In the content creation process, translation is usually at the bottom of the priority list. This is unfortunate, because it pays off when you already start thinking about translations before you create your source document.

Translation-friendly writing has two main advantages:

  • It improves the quality of your translation.
  • It makes your translation faster and more affordable.

But how do you write in a translation-friendly way? Let’s look at five tips to help you on your way. 

1. Avoid wordiness: write simple and short sentences

Technical authors often feel the need to indulge in long-winded sentences. However, wordy writing usually gets in the way of clarity. Wordiness also has a price tag. The more text you write, the more text you need to maintain and translate.

There are various types of wordiness you can avoid:

  • Bloated, multi-word expressions, like ‘due to the fact that’ (instead of ‘because’)
  • Redundant expressions:
    • The reason for this is because… ⇨ The reason for this is that …
    • Small in size ⇨ small
  • Pompous writing:
    • Utilize ⇨ use
    • Finalize ⇨ end
    • Facilitate ⇨ help
  • Repetition: Usually, it is possible to avoid unwanted repetition by rephrasing the sentence or by using a visual, table or bullet list.  
  • Meaningless modifiers are words that can often be deleted with no loss in meaning or clarity, e.g. practically, virtually, very, really …

2. Be consistent and repetitive

If you write consistently, the re-use rate of your translation memory will increase, which in turn will result in lower translation costs. Consistency becomes even more important when you are using machine translation. You can write consistently by avoiding synonyms and by being consistent in capitalization, spacing, formatting and sentence structure.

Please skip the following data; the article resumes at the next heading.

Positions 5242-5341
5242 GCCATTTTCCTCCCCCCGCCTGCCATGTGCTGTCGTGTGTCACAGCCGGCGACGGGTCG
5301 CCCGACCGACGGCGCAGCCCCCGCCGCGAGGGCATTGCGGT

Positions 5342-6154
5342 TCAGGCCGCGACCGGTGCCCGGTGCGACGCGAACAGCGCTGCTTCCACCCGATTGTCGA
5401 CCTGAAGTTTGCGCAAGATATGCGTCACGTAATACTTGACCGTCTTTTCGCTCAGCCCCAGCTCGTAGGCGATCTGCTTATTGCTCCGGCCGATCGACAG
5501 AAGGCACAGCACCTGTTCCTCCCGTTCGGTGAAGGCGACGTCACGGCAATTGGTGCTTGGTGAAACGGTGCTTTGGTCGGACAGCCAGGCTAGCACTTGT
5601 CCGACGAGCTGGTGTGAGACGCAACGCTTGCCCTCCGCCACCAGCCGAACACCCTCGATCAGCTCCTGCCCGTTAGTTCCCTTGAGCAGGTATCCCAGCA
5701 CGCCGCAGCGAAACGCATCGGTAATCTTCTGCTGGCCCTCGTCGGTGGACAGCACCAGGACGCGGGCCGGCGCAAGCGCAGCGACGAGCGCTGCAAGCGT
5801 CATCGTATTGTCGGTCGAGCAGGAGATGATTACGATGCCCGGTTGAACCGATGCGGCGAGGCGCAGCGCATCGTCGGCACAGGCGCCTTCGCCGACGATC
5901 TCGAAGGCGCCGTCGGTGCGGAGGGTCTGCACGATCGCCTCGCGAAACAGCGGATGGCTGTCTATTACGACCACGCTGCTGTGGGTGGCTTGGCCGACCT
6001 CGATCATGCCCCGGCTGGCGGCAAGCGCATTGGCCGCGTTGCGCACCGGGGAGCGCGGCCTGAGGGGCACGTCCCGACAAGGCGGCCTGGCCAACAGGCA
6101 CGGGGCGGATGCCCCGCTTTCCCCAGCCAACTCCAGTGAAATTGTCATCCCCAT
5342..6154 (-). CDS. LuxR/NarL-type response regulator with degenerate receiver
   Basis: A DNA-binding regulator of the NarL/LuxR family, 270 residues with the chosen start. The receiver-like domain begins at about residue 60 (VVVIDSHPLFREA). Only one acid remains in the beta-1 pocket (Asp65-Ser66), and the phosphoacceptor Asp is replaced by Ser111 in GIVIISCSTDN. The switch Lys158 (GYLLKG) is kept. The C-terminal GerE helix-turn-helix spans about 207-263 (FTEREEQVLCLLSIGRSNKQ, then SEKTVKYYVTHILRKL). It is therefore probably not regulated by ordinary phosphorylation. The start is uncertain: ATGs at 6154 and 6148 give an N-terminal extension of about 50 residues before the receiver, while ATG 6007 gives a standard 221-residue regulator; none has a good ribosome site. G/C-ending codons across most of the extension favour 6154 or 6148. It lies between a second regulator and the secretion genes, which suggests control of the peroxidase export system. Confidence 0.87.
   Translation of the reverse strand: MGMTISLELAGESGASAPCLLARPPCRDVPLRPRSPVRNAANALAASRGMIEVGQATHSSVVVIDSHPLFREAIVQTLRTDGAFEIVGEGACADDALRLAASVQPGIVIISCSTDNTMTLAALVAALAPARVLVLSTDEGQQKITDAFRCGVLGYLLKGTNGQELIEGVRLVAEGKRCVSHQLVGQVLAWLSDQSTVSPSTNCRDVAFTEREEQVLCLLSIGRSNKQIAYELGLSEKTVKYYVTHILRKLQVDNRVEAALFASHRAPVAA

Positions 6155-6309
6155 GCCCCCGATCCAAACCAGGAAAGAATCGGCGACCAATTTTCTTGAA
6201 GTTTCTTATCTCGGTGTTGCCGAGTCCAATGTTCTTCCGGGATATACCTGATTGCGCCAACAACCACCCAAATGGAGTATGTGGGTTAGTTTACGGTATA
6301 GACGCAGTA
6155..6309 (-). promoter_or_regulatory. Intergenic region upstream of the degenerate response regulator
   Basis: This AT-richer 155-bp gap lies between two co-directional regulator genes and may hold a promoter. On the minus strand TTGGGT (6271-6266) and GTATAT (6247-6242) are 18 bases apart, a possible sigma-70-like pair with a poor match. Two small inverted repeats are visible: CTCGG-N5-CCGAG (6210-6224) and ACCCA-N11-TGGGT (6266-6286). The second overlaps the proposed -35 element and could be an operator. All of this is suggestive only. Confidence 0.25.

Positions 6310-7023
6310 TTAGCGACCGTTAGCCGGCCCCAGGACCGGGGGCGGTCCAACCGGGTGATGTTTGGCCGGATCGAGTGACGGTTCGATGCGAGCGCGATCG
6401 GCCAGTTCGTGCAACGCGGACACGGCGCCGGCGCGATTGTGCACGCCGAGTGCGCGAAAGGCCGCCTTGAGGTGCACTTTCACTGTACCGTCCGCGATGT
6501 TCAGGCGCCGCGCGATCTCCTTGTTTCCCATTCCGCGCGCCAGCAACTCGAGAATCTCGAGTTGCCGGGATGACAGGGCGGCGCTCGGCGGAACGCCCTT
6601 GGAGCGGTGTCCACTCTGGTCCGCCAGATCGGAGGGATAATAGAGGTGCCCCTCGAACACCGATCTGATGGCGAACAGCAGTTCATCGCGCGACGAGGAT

3. Avoid ambiguity by writing clearly

Writing clearly can help you avoid ambiguity. If you leave room for ambiguity, there is always a chance that the meaning will be lost, that your reader will be confused and will interpret your content the way you didn’t intend. One way to prevent ambiguity from intruding into your document is by avoiding long noun strings.

Consider the following example:

  • Ambiguous: Underground mine worker safety protection procedures development
  • Unambiguous: Developing procedures to protect the safety of workers in underground mines

4. Avoid cultural references and humor

Humor and cultural references rarely translate well. What may seem like a good laugh in one language, can be offensive in another part of the world. To make your text translation-friendly, the safest bet is to eliminate those concepts that will not likely translate and replace them with universal ideas.

5. Avoid slang, jargon, idioms and colloquialisms

Idioms are groups of words that have a meaning which isn’t obvious from looking at the individual words. For example, a phrase like ‘more bang for your buck’ (meaning: more for your money) is a typically American idiom that might cause confusion in other parts of the world.

Download our eBook!

Writing in a translation-friendly way is hard work. But we can help. If you have a source document creation job ahead of you, then you certainly don’t want to miss our complete eBook 7 tips for translation-friendly writing.

It contains:

  • 7 tips that will instantly improve the writing of your source document
  • Packed with real-life examples you can copy in your work
  • A link to the best tools for translation-friendly authoring 

Download the free eBook